The world is far more progressive or regressive than the CND deliberations – but it is not what member states are allowed to see, hear and speak. It reminded us of the Gandhi’s three monkeys – See no evil, Hear no evil and Speak no evil. It is time to put people who use drugs, evidence and human rights at the center.
On March 16, 2018, an Informal NGO Dialogue with the International Narcotics Control Board (INCB) was held during the 61st session on the Commission of Narcotics Drugs (CND). INCB President Dr. Viroj Sumyai, in his response to a question posed by the International Drug Policy Consortium (IDPC) pointed out reasons to promote access to Naloxone.
One of the unintended consequences of international drug control is the way we perceive and deal with the users of drugs that have been made illegal. A system appears to have been created in which those who fall into the web of dependence find themselves excluded and marginalized from the social mainstream, tainted with a moral stigma, and often unable to find treatment, even when they may be motivated to want it.
Anand spoke along with five other panelists at a session titled “Dying Democracy: A Public Forum on the War on Drugs and Human Rights in the Philippines” that was organized by the Advocacy Network Against Killings in the Philippines (ANAK) on October 5, 2017 at the Foreign Correspondents’ Club of Thailand in Bangkok.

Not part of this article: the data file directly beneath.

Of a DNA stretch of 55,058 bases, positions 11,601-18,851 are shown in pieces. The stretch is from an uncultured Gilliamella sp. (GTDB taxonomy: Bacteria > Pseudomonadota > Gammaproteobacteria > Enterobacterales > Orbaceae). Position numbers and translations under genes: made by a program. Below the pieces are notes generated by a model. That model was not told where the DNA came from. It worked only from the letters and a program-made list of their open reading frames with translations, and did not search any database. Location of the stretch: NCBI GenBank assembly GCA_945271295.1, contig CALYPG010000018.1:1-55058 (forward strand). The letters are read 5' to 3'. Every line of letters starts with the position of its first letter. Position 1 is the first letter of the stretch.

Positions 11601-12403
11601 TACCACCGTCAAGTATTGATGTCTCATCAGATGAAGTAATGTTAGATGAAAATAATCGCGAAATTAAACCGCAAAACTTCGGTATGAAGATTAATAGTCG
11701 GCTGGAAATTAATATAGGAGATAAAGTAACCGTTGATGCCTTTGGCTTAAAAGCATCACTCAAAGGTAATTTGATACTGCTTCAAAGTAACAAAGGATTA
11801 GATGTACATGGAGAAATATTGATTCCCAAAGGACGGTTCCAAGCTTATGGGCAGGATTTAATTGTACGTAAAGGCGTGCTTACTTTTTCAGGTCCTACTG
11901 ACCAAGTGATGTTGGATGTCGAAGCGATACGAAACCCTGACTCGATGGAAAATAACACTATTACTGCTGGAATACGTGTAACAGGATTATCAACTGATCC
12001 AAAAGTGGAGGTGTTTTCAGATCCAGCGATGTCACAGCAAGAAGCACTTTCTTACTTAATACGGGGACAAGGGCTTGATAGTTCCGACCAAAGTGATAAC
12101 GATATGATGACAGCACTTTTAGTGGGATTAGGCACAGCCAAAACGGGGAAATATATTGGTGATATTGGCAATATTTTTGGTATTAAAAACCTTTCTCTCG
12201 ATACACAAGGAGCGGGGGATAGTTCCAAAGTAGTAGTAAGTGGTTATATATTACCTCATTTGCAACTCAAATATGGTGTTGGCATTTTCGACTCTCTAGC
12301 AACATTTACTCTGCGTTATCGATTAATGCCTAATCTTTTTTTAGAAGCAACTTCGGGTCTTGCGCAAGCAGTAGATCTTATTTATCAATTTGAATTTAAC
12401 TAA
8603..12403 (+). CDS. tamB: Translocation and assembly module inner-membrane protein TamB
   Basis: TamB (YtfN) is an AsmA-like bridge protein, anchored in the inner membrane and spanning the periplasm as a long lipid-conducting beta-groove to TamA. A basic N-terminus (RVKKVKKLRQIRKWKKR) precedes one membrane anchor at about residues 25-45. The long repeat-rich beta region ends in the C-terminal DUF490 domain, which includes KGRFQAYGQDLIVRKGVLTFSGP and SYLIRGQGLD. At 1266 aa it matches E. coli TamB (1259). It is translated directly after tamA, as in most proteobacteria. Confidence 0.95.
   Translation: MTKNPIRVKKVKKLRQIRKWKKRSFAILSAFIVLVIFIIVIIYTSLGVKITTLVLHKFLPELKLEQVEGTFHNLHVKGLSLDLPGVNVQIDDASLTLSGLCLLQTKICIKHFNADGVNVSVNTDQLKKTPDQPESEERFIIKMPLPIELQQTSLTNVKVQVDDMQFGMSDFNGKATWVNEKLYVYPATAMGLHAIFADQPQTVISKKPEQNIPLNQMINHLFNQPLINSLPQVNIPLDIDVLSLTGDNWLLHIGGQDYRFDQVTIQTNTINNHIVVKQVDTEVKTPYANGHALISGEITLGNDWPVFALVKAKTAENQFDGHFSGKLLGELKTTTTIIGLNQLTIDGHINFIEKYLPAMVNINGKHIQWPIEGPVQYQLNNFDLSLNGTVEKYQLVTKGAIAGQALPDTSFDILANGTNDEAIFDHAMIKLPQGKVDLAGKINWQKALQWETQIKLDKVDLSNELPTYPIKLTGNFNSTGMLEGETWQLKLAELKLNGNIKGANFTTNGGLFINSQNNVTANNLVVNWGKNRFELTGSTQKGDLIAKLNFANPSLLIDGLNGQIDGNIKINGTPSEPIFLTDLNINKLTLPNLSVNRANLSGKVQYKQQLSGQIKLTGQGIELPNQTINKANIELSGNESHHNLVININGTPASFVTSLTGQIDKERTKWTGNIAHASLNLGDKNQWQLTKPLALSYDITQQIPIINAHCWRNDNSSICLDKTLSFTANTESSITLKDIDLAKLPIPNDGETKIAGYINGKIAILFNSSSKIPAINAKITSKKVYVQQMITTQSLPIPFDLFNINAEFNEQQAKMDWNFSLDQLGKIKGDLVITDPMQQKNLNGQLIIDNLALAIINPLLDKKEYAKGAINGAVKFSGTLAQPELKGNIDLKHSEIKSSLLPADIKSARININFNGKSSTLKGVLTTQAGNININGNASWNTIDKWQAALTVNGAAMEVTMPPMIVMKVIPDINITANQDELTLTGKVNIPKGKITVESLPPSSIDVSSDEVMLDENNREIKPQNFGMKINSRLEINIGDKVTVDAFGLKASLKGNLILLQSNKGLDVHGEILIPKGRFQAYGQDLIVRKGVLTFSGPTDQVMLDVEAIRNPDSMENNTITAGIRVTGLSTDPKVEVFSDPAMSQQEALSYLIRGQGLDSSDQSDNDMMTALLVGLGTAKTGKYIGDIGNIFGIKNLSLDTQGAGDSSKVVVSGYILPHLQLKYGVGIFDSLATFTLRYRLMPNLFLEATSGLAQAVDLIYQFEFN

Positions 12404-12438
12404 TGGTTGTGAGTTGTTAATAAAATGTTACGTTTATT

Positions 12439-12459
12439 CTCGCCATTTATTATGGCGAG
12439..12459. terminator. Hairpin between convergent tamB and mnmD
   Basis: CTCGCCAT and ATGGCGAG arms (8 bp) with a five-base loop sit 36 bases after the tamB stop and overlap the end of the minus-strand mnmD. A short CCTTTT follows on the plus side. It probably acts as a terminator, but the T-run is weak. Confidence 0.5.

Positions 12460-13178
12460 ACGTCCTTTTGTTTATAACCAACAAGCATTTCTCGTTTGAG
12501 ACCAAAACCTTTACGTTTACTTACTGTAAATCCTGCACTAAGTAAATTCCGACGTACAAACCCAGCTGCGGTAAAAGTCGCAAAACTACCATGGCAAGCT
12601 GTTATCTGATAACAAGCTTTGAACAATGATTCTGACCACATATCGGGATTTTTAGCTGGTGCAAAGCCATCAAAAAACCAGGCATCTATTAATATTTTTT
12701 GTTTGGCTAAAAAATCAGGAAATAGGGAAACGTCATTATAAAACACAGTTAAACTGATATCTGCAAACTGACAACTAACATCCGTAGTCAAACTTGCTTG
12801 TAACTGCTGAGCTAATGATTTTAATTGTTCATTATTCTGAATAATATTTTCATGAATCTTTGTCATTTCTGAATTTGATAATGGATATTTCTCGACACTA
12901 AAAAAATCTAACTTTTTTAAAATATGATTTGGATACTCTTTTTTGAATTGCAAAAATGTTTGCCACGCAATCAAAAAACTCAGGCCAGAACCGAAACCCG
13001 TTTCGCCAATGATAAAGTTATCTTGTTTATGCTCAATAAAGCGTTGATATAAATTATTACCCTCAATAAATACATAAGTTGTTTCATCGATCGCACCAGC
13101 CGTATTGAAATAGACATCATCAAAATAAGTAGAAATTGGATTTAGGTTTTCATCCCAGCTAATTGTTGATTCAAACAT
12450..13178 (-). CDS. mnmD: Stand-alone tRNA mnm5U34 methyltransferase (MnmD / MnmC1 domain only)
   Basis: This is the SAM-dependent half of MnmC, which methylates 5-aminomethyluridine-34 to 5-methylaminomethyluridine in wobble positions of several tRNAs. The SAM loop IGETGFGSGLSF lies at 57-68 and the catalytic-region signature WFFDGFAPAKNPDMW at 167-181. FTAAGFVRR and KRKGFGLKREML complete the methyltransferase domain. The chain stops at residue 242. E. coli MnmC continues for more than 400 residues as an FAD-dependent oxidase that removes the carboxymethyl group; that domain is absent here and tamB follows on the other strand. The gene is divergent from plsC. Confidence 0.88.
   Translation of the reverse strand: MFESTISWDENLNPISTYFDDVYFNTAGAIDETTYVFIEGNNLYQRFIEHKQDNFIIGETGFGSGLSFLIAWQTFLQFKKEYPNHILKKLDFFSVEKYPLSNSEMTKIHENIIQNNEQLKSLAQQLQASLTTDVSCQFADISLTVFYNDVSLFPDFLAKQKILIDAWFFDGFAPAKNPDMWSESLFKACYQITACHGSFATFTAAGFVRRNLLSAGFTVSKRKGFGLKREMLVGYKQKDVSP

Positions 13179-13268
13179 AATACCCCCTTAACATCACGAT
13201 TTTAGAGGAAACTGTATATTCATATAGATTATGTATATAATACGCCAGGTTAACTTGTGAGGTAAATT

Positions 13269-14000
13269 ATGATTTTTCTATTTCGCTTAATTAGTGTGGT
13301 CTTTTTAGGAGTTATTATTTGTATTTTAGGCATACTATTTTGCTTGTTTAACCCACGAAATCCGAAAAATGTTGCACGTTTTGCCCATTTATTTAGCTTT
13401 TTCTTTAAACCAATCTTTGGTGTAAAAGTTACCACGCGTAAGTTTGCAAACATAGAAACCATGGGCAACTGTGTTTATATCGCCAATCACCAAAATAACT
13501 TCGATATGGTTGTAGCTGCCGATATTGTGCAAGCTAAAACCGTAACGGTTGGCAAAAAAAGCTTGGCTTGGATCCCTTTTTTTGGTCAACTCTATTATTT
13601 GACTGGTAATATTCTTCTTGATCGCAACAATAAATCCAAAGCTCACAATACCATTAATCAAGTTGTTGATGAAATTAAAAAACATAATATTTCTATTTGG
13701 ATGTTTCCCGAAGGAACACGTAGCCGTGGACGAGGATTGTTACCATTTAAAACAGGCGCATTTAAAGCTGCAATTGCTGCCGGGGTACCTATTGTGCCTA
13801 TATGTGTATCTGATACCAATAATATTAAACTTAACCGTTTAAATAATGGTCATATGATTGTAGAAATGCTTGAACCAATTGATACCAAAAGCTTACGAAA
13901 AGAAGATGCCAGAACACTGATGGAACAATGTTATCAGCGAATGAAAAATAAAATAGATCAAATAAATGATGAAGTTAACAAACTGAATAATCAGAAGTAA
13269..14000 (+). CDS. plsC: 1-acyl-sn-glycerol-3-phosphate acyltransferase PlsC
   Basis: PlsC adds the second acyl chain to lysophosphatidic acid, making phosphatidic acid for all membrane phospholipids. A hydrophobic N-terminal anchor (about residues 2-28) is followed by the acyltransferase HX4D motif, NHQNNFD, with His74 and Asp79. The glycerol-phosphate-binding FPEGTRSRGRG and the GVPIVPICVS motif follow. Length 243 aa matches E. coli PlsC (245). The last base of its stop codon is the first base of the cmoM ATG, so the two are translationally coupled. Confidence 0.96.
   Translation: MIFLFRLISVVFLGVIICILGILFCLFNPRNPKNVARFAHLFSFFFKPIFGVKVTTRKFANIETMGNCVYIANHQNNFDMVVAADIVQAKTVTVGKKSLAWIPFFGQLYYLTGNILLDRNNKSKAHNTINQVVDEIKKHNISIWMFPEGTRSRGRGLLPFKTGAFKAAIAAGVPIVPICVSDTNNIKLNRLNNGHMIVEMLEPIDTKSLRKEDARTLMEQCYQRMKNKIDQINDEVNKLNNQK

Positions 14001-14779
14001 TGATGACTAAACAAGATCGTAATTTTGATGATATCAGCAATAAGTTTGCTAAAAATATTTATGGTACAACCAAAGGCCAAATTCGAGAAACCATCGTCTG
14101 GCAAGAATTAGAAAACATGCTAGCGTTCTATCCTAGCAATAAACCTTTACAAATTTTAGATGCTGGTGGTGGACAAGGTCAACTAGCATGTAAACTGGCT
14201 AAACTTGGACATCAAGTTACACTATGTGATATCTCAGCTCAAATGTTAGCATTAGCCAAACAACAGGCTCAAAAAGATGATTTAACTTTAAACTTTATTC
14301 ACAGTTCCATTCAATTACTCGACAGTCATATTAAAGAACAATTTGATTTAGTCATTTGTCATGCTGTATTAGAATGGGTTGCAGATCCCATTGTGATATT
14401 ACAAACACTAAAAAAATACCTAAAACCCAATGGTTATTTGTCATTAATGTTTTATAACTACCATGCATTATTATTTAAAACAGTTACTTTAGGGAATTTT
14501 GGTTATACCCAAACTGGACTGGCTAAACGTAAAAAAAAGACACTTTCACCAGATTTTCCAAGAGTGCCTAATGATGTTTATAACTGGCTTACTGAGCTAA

A systematic review and meta-analysis, conducted to inform the new World Health Organization (WHO) Consolidated Guidelines, found Dolutegravir superior to standard dose Efavirenz for both viral suppression and discontinuation rates.
The whole point of criminalizing drug use is to stigmatize drug users. Consider why particular acts are seen as crimes in the first place.
We want to change society’s perception of drug users by empowering them to lead noble and productive lives and to contribute to society.
A number of high-level dialogues and initiatives have been commissioned by UN organizations to examine and address legal and political barriers to the provision and scaling up of harm reduction related to HIV and drug use.
The acceptance, development and expansion of harm reduction programs in countries that have traditionally employed deterrence and punishment as the primary response to the use of drugs is a remarkable achievement and a triumph for public health. What is striking is that in a few countries harm reduction has been driven by law enforcement agencies responsible for the administration of drug control.
The beginnings of harm reduction in the context of drug use is difficult to clearly define, as harm reduction is now equated with HIV prevention for PWID and not as drug treatment. This is mainly the outcome of many years of concerted advocacy efforts promoting needle syringe exchange and methadone or buprenorphine substitution, much after the HIV epidemic had swept through PWID in many Asian countries.